A wave on a string is driven by a string vibrator which oscillates at a frequency of 100.00 hertz and an amplitude of 1.00 centimeters. The string vibrator operates at a voltage of 12.00 volts and a current of 0.200 amps. The power consumed by the string vibrator is 𝑃 equals 𝐼 times 𝑉. Assume that the string vibrator is 90.0-percent efficient at converting electrical energy into the energy associated with the vibrations of the string. The string is 3.00 meters long and is under a tension of 60.00 newtons. What is the linear mass density of the string?
In this statement, we’re told that the frequency of the waves on the string is 100.00 hertz; we’ll call that 𝑓. We’re told also that the amplitude of the waves on the string is 1.00 centimeters; we’ll call that 𝐴. The voltage supplied to the string vibrator is 12.00 volts, which we’ll call 𝑉. And the current supplied to the vibrator is 0.200 amps, which we’ll label 𝐼. The string’s length is 3.00 meters, which we’ll call 𝐿.
And we’re told that the string is under a tension of 60.00 newtons; we’ll call that 𝐹 sub 𝑡. We want to solve for the linear mass density of the string, which we’ll call 𝜇. To begin our solution, let’s draw a diagram of the scenario. In our situation we have a string stretched between two ends, and one of the ends is vibrated by a string vibrator powered by our voltage 𝑉 and our current 𝐼.
We’re told that the vibrator is 90-percent efficient at converting electrical power through the wire to mechanical power of the string’s motion. We can call that efficiency, 𝐸. So 90 percent of the power from the outlet is transferred to power in the string. At this point, it’s helpful to recall a relationship for power in waves on a string. The power, 𝑃, is equal to one-half the square root of 𝜇, the linear mass density, times the tension force in the string multiplied by its angular frequency, 𝜔, squared times its amplitude squared.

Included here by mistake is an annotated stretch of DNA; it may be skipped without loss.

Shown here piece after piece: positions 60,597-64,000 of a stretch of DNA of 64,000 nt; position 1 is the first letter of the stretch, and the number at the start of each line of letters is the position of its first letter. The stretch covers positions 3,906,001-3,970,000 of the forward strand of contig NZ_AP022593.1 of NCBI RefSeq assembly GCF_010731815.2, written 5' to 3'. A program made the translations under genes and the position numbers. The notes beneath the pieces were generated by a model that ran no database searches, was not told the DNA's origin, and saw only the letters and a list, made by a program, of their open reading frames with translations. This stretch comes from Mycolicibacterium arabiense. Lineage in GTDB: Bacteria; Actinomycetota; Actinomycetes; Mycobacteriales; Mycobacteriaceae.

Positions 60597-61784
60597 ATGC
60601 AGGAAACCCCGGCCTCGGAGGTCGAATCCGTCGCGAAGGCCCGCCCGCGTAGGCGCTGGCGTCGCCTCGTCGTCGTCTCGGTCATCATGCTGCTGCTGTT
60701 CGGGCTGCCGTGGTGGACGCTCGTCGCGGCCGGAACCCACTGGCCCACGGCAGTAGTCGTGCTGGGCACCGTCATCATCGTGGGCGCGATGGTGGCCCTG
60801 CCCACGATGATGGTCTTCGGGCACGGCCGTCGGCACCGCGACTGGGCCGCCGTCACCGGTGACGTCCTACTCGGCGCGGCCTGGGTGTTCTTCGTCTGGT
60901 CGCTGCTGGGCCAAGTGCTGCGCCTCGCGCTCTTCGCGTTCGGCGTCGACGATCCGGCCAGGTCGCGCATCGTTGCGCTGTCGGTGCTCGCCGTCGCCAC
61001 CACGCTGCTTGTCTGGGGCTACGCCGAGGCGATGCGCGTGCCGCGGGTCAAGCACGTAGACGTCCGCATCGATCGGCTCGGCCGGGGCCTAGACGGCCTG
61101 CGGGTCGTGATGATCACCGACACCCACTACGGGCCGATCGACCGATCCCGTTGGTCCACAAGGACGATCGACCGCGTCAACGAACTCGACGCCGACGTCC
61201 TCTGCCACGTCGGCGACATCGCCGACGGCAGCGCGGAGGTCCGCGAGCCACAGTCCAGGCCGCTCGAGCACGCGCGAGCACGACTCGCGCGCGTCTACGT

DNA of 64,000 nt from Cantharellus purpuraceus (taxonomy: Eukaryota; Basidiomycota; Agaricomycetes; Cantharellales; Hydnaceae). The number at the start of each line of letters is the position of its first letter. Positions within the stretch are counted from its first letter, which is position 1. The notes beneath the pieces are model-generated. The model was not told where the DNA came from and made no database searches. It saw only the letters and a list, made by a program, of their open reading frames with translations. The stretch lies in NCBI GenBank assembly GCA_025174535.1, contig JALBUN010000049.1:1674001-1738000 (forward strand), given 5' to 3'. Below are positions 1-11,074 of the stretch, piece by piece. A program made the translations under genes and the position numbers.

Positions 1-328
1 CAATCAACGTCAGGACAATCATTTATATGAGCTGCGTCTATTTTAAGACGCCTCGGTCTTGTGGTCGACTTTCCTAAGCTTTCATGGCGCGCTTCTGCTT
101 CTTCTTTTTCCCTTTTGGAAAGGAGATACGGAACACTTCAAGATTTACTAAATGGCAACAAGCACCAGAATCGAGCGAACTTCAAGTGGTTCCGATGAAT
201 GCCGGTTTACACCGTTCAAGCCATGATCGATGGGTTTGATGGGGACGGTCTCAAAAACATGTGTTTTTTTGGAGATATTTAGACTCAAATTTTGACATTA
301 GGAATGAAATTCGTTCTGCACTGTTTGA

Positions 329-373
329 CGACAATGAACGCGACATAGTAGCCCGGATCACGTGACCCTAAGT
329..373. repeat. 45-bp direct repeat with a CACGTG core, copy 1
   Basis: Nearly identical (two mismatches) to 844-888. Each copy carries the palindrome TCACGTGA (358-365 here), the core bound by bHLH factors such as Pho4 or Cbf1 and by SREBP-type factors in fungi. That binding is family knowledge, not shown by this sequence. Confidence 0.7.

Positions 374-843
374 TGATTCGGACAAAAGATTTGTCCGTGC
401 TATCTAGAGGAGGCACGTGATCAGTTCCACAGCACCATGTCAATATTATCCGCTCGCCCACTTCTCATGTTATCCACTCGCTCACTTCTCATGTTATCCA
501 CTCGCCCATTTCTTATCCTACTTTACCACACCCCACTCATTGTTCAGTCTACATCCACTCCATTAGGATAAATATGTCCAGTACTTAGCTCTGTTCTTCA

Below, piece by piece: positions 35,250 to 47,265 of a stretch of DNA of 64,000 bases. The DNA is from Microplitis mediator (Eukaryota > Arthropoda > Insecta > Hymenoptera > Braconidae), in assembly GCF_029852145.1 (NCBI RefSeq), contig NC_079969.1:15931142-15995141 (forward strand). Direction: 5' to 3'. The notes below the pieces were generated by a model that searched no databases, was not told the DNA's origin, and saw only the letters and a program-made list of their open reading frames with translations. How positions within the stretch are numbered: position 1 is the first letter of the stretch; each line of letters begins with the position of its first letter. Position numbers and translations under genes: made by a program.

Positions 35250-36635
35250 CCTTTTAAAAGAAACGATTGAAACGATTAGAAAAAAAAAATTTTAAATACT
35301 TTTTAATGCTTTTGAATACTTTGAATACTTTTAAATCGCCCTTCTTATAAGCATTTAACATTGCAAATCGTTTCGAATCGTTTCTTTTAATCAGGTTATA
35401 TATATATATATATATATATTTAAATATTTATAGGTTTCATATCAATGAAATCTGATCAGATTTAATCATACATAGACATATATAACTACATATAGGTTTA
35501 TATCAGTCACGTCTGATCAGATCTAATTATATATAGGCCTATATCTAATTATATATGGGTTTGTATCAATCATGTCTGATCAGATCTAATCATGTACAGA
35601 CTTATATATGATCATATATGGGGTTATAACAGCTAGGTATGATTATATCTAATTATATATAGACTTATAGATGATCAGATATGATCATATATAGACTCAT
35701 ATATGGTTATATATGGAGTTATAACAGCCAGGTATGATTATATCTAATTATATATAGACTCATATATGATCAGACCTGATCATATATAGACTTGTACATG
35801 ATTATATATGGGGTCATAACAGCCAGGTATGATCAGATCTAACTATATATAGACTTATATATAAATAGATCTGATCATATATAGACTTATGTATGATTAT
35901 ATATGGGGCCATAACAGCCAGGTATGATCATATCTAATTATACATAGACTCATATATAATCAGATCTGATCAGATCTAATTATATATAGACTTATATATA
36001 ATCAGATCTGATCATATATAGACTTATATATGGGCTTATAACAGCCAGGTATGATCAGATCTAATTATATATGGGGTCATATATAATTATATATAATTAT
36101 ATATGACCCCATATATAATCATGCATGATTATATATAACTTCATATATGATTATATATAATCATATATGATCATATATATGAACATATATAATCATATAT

When we write this equation for our scenario, we see that we like to rearrange to solve for 𝜇, the linear mass density. If we multiply both sides of this equation by two divided by the square root of 𝐹 sub 𝑡 times 𝜔 squared 𝐴 squared, then we find on the right-hand side of our equation that all terms cancel except for the square root of 𝜇. With that term isolated, if we then square both sides, then on the right-hand side, we achieve the linear mass density 𝜇 by itself.
We can simplify this equation to write 𝜇 is equal to four times 𝑃 squared, where 𝑃 is the power supply to the string divided by the tension force multiplied by 𝜔, the angular frequency, times the amplitude 𝐴 to the fourth power. Let’s start plugging in for these values. We’re told in the problem statement that power, 𝑃, in an electric circuit equals the current 𝐼 times the voltage 𝑉.
So in our scenario, 𝑃 equals 𝐼 times 𝑉 or 0.200 amps times 12.00 volts. But there’s one more term we want to consider. Remember that we don’t perfectly convert the electrical power to mechanical power; there is an efficiency loss, and were told that our efficiency is 90 percent. So to find the power, 𝑃, in the string which we want, we’ll include our efficiency in this multiple: 90 percent or 0.90.
We can now insert this value for 𝑃 in our equation for 𝜇. Next, looking at the denominator, we want to find the terms 𝐹 sub 𝑡, 𝜔, and 𝐴. 𝐹 sub 𝑡 and 𝐴 are given in the problem statement. 𝜔, the angular frequency, is equal to two 𝜋 times the frequency 𝑓, which is given to us in the problem statement.
So we can plug in for those three values now: 𝐹 sub 𝑡 is 60.00 Newtons; 𝑓 is 100.00 hertz; and 𝐴, in meters, is 0.01. When we enter these values on our calculator, we find that 𝜇 is equal to 2.00 times 10 to the negative fourth kilograms per meter. That’s the linear mass density of the string.